For the control arm, we considered any supportive treatment, administered with the purpose of symptomatic or palliative control. This comprehends either usual treatment, SC, or best supportive care (BSC) [18, 19]. We also included trials that did not explicitly define the intervention, or using with placebo. We excluded studies if the control arm included any type of TAD or treatments with non-palliative intention (e.g., radiotherapy or surgery with curative intention).

Types of outcomes

We considered studies that reported any of the following outcomes.

  1. 1.

    Primary outcomes: overall survival (OS), quality of life (QoL), progression-free survival (PFS), functional status (FS), and toxicity measured as moderate or severe adverse events

  2. 2.

    Secondary outcomes: symptoms related to the disease, admissions to hospital or long-term centre, or emergency consultations, and quality of death (QoD) measured as admissions to hospital at the EoL (last 30 days of life), palliative care provided during the last year and/or place of death.

Search methods for identification of studies

We identified potentially eligible references through a search strategy conducted for the first two stages of the broad evidence synthesis project [16], which involved a literature search in MEDLINE (access via PubMed), Embase (access via Ovid), the Cochrane Database of Systematic Reviews, CENTRAL, and Epistemonikos from inception onwards. We updated this search on April 2022, using the same search strings for each electronic database, but only focused on PC (Additional file 1). We also searched in to identify protocols of potentially eligible studies. In addition to electronic database searches, we asked experts in the field for relevant studies. We conducted a forward and backward citation search starting from the included studies, using citationchaser software [20,21,22]. We did not apply language restrictions.

Selection of studies

Two reviewers independently screened the results of the search, first by title and abstract and in a second stage by full text. A third reviewer solved any disagreement in both stages. For this process, we used Rayyan, a web-based software platform [23].

Data extraction and risk of bias assessment

Two reviewers independently extracted data using a sheet that was previously piloted. We solved disagreements through discussion. We extracted the following characteristics of the included RCTs: year of publication, country, number of arms, study phase, number of randomised and analysed participants, characteristics of included participants, of interventions and comparisons, outcomes assessed, results, conflicts of interest, and funding.

Two reviewers independently assessed the risk of bias at outcome level using the Cochrane Risk of Bias 2 (RoB2) tool [24]. We solved disagreements by consensus or a third reviewer.

Data synthesis and analysis

We calculated mean difference (MD) for continuous outcomes and risk ratios (RR) for dichotomous outcomes, with their respective 95% confidence interval. When the number of events was zero in a treatment arm, we followed Cochrane Handbook guidance [25]. For survival outcomes we also used hazard ratios (HR) extracted from the published data [26].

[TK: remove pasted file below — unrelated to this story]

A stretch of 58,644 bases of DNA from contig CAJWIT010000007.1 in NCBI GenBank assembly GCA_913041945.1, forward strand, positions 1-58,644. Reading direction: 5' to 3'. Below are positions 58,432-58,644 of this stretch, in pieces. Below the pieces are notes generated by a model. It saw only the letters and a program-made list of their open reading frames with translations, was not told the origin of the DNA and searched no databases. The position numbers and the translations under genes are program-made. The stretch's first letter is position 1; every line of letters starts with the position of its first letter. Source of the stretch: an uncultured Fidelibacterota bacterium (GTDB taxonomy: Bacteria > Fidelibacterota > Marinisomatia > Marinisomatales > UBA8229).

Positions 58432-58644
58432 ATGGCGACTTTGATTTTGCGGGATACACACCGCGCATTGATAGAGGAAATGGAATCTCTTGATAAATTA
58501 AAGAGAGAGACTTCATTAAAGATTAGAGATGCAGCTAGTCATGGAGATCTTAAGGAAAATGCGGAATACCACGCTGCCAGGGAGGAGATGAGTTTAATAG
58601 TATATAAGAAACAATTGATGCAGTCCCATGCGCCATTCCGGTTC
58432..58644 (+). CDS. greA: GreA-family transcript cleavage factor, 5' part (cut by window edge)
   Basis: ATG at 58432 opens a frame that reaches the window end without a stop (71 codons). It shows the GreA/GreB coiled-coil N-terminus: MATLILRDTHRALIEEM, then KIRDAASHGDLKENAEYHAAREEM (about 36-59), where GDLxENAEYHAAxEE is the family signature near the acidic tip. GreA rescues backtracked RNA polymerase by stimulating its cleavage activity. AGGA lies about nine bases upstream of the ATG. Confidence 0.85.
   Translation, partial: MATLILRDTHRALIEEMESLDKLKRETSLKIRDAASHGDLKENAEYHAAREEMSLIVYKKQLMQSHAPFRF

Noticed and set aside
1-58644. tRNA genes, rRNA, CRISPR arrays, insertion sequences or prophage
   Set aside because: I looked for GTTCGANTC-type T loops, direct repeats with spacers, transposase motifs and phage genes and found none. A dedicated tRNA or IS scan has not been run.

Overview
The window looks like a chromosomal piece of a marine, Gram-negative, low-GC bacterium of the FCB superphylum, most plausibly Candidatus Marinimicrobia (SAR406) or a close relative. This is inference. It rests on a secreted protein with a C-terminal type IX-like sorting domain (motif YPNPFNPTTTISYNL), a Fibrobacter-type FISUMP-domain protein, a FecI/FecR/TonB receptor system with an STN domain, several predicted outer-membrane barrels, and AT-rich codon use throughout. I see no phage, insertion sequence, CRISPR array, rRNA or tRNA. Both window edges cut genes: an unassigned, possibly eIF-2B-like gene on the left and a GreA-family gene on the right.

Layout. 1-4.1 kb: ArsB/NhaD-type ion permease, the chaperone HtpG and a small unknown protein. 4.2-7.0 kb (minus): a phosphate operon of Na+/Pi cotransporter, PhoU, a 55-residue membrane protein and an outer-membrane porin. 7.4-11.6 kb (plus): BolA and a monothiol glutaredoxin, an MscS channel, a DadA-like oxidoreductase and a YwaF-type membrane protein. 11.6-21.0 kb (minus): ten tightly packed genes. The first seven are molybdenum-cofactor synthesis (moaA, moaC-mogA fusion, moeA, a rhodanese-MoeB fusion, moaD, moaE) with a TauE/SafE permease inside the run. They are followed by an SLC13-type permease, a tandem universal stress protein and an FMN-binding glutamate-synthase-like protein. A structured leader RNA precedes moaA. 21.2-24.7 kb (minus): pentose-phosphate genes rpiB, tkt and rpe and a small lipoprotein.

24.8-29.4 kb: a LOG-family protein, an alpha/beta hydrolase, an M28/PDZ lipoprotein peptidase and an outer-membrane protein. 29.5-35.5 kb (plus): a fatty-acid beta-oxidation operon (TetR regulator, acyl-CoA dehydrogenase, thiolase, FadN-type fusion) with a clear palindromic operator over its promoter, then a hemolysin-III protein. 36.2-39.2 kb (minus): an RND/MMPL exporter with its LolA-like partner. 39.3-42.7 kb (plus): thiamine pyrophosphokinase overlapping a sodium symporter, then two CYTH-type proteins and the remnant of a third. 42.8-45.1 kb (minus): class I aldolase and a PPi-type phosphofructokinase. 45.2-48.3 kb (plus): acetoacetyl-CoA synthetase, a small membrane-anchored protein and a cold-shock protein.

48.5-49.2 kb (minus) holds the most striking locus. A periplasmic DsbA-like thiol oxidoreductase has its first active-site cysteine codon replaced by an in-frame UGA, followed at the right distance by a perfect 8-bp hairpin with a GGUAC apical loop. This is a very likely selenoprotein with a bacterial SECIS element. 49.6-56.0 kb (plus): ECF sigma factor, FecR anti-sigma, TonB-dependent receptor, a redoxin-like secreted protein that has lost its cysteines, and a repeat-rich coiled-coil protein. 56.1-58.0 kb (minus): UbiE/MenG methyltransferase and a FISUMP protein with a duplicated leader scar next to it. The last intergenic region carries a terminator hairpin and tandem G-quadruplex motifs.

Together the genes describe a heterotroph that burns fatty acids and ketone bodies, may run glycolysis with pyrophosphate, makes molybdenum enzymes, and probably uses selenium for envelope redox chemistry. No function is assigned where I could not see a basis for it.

When a study included multiple arms, we only considered comparisons relevant for our review, and when two comparisons (e.g., drug A versus placebo and drug B versus placebo) were combined in the same study, we followed the guidance of the Cochrane Handbook for Systematic Reviews of Interventions, to avoid double-counting [27].

Data synthesis

We performed a meta-analysis using a random effects model for outcomes where studies were reasonably homogeneous (both clinically and methodologically), using ReviewManager (RevMan) 5.4. For other cases, we report results descriptively.

For each intervention, we grouped studies and considered all possible interventions in the control group (i.e., placebo, SC, BSC, usual treatments and others) as one unique comparator. We also performed subgroup analyses according to the lines of therapy [28].

We were not able to conduct the other pre-planned subgroup analysis [16] due to lack of information. Due to the small number of studies included in the meta-analyses, we were unable to analyse publication bias through funnel plots.

Assessment of heterogeneity

We assessed heterogeneity both visually and using I2 through Software Review Manager 5.4. Cut-off values for I2 are not absolutes. An I2 below 40% might not be important and between 50%-90% may represent substantial heterogeneity. We considered the heterogeneity assessment for purposes of the estimation of certainty of evidence.

Assessment of certainty of evidence

We assessed the certainty of the evidence according to GRADE guidance [29] and made a Summary of Findings (SoF) table for all outcomes. We classified the certainty of the evidence for each outcome as high, moderate, low, or very low. We initially rated the certainty for each outcome as high, since data comes from RCT, and we lowered in presence of important bias, indirectness, inconsistency, imprecision, or suspicion of publication bias.


Description of studies

Results of the search

Through the previous stages of our broad evidence synthesis project [14], we identified 43 studies, with 59 references, that included participants with advanced PC and were included in our scoping review and evidence map. We identified 337 additional references through our search update. After removing duplicates, we screened 286 references by title and abstract, and finally, 6 full-text articles for inclusion. We identified one reference corresponding to the protocol registration of an RCT already included in the previous stages of our project. Therefore, we included a total of 14 RCTs, with 21 references, to answer our review question.

See Fig. 1 for the PRISMA flow chart. See additional file 2 for the reasons for exclusion of 44 reports.

Fig. 1
figure 1

PRISMA flow chart: summary of the selection process

Included Studies